The “Transnational Turn”. New Urban Identities and the Transformation of the Romanian Contemporary Cinema

Doru POP


The pressure of globalization and the transformations of the international film markets are rapidly changing the recent Romanian cinema. In a period spanning from 2010 to 2014, the paper describes same of the most important transformations, visible early on in productions like Marţi după Crăciun (Tuesday after Christmas) and even more importantly in a film like Poziţia copilului (Child’s Pose). The process, called by the author “the transnational turn” of the Romanian film, is characterized by the fact that urban spaces become more and more neutral and generic and the stories are increasingly de-contextualized. Designed for international markets, these films are changing both the setting and the mise-en-scène, creating a non specific space which is more likely to be accepted by cinema goers around the world. The second argument is the present generation Romanian cinema makers are moving even further, they are choosing to abandon the national cinema. As Elisabeth Ezra and Terry Rowden noted in their introduction to the classical reader on “transnational cinema”, another major aspect is that the recent films are increasingly indicating a certain “Hollywoodization” of their storytelling, and, implicitly, of the respective urban contexts of their narratives. This impact goes beyond genrefication, and, as is the case with productions like Love building (2013), which are using both cosmopolitan behaviors and non-specific urban activities, are manifestations of deep transformations in the Romanian cinema. More and more, the Romanian films tend to look like “foreign” movies, as the universe they depict, the life-styles they are centered upon, are less and less culturally distinct.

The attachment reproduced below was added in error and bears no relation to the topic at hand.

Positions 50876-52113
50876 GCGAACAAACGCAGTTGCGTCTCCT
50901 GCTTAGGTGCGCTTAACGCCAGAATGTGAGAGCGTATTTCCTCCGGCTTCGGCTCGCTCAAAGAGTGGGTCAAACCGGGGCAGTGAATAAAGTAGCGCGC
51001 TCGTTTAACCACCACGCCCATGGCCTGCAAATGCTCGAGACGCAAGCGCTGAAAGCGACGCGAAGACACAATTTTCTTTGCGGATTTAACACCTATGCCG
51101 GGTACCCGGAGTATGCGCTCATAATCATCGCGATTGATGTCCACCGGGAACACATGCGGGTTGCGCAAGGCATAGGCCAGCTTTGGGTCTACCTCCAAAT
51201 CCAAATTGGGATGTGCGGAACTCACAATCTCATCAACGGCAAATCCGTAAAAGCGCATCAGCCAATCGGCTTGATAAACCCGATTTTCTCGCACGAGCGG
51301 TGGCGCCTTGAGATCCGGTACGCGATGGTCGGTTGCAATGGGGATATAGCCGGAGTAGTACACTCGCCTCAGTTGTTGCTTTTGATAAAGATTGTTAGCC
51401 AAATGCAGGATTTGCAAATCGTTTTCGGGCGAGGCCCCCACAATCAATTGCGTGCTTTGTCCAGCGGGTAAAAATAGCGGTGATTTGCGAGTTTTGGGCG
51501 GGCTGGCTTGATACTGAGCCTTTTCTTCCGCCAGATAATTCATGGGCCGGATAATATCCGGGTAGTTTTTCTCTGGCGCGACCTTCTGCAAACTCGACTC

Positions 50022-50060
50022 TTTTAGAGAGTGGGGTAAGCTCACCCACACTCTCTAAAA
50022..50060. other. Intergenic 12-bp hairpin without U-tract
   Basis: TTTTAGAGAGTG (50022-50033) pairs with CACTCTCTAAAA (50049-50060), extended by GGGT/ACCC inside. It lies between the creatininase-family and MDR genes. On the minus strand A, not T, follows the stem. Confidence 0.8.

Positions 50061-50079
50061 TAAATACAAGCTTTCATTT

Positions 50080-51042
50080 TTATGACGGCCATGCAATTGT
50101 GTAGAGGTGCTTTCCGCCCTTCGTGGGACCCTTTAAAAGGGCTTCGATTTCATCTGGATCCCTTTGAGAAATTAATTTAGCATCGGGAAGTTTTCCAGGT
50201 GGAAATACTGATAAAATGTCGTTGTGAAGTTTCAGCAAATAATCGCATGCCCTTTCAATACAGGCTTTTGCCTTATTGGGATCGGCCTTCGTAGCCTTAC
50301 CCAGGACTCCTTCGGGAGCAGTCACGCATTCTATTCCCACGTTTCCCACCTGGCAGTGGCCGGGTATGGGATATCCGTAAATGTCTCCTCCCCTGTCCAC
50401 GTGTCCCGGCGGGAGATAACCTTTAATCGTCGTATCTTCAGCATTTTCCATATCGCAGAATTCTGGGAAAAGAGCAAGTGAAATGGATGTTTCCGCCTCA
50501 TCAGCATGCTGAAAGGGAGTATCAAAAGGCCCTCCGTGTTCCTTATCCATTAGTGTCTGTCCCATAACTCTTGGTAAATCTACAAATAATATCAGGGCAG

Keywords: Transnational cinema, Romanian cinema, identity and Hollywoodization, genrefication, urban mise-en-scène